Forum Post: Bernie Sanders Calls Federal Reserve "Socialism for the Rich" After $16 Trillion Secret Bail-Outs, Including Foreign Banks.
Posted 3 years ago on July 30, 2012, 5:05 p.m. EST by LeoYo
This content is user submitted and not an official statement
Bernie Sanders Calls Federal Reserve "Socialism for the Rich" After $16 Trillion Secret Bail-Outs, Including Foreign Banks.
Monday, 30 July 2012 14:27 By Ralph Lopez, War Is a Crime | News Analysis
After 89 Democrats in the House voted in a victory for bipartisanship for HR 459 to audit the Federal Reserve, some jaw-dropping numbers are emerging as a result of a partial audit conducted this year. It is no surprise that the news is dropping with a dull thud in the media. That's why you should get your news from the Internet and sites like this.
Senator Bernie Sanders at his official website reports:
The first top-to-bottom audit of the Federal Reserve uncovered eye-popping new details about how the U.S. provided a whopping $16 trillion in secret loans to bail out American and foreign banks and businesses during the worst economic crisis since the Great Depression. An amendment by Sen. Bernie Sanders to the Wall Street reform law passed one year ago this week directed the Government Accountability Office to conduct the study. "As a result of this audit, we now know that the Federal Reserve provided more than $16 trillion in total financial assistance to some of the largest financial institutions and corporations in the United States and throughout the world," said Sanders. "This is a clear case of socialism for the rich and rugged, you're-on-your-own individualism for everyone else."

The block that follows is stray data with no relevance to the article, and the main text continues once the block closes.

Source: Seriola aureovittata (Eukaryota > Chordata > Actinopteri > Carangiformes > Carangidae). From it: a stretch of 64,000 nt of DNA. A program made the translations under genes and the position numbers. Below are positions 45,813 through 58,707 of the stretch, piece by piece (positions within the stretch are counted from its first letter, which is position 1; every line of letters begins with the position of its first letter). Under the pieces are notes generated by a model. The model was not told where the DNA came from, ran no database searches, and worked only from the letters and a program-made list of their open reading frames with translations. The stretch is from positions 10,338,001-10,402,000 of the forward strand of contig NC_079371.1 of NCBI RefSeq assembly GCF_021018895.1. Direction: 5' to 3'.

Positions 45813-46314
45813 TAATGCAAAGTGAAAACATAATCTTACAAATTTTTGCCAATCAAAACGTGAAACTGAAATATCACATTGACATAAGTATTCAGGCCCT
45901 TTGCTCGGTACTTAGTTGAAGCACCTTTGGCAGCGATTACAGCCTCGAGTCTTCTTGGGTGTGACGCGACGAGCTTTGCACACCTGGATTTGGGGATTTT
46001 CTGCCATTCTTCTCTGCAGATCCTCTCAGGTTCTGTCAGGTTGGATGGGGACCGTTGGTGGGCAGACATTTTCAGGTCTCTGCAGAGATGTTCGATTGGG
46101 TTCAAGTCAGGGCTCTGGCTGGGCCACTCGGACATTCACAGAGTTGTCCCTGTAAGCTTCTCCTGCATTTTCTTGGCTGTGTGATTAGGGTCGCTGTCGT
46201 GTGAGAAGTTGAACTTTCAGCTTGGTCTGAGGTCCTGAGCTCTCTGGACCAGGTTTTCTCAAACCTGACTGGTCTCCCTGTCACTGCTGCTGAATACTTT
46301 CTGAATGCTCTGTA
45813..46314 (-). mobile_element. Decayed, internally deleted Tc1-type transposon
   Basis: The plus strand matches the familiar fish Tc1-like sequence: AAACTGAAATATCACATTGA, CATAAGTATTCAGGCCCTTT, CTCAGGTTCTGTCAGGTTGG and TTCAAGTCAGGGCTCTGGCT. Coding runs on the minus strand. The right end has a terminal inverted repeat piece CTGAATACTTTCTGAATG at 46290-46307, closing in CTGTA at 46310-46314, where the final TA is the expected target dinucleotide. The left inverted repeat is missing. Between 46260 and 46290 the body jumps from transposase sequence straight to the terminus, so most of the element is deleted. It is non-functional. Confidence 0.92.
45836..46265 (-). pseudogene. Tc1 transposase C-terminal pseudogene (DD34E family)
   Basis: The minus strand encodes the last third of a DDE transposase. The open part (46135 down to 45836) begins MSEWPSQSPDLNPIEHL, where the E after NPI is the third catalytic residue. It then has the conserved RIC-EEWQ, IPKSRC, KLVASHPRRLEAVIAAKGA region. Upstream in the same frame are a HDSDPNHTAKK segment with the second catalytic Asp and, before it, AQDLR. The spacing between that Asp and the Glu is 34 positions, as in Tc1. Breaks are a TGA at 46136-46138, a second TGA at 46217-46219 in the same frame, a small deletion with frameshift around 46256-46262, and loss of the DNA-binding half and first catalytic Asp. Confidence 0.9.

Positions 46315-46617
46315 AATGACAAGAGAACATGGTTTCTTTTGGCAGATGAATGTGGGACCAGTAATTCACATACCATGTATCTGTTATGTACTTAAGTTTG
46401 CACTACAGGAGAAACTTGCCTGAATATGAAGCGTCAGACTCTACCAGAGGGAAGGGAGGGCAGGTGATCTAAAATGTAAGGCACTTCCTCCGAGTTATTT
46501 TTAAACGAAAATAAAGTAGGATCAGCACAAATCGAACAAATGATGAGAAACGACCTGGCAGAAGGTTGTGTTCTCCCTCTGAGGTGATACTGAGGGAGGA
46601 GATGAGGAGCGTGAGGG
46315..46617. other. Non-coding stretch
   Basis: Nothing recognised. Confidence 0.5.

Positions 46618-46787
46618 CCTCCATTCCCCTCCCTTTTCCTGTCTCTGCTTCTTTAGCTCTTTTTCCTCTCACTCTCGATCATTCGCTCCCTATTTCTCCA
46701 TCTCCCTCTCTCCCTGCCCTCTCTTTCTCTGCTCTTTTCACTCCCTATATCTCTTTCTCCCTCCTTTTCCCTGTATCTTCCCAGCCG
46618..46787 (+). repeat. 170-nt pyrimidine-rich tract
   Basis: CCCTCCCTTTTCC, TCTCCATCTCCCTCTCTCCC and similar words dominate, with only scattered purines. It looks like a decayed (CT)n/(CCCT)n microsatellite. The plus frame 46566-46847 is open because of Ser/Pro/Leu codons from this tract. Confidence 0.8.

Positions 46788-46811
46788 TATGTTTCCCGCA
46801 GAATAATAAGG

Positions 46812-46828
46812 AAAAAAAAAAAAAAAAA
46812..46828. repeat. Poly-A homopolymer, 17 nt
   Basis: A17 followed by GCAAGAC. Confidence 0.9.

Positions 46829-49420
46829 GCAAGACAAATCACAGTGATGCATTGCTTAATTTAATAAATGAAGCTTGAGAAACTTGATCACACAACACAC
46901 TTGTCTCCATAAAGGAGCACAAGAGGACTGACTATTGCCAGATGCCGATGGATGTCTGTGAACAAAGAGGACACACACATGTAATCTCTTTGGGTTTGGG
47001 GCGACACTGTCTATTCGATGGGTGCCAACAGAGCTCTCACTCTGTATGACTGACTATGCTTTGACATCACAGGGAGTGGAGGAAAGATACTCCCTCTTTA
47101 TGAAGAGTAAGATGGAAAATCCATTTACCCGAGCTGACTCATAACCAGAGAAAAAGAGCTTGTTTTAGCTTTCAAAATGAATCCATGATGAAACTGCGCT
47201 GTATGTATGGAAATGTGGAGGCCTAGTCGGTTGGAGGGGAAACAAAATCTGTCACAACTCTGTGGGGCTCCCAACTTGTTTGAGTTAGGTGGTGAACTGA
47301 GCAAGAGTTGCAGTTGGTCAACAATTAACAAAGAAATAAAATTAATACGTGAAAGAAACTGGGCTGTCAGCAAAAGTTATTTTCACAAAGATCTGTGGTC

The CEO Plan to Steal Your Social Security and Medicare
Monday, 30 July 2012 11:02 By Dean Baker, Truthout | News Analysis
Many people are following the presidential election closely with the idea that the outcome will have a major impact on national policy. However, according to Steven Pearlstein, a veteran Washington Post columnist and reporter, it may not matter who wins the election. In a column last week, Pearlstein told readers that the top executives of some of the country's largest companies are getting together to craft a budget package that they will try to push through Congress and get the president to sign.
Corporations Sell Longer Day, Chicago Teachers Aren’t Buying
Monday, 30 July 2012 11:10 By Howard Ryan, Labor Notes | News Analysis
[For an update on the Chicago situation, see Chicago Teachers Win Relief in Longer Day Battle, but War Not Over. http://labornotes.org/blogs/2012/07/chicago-teachers-win-relief-longer-day-battle-war-not-over ]
Teachers and labor activists nationally are watching high drama unfold in Chicago, where teachers have challenged "Mayor 1%" Rahm Emanuel with a stunning 90 percent vote to authorize a strike. The pivotal issue behind the showdown is the mayor's demand for a longer school day and school year, with a raise (2 percent) that doesn't match the increased teaching time (20 percent).
Chicago teachers already work an average of 58 hours per week during the school year, according to a recent University of Illinois report, "Beyond the Classroom: An Analysis of a Chicago Public School Teacher's Actual Workday."
On first glance, the mayor looks like another employer trying to squeeze more from workers—and he surely is that. But his push is also part of a bigger agenda. The longer school day and year is one of President Obama's top priorities for education.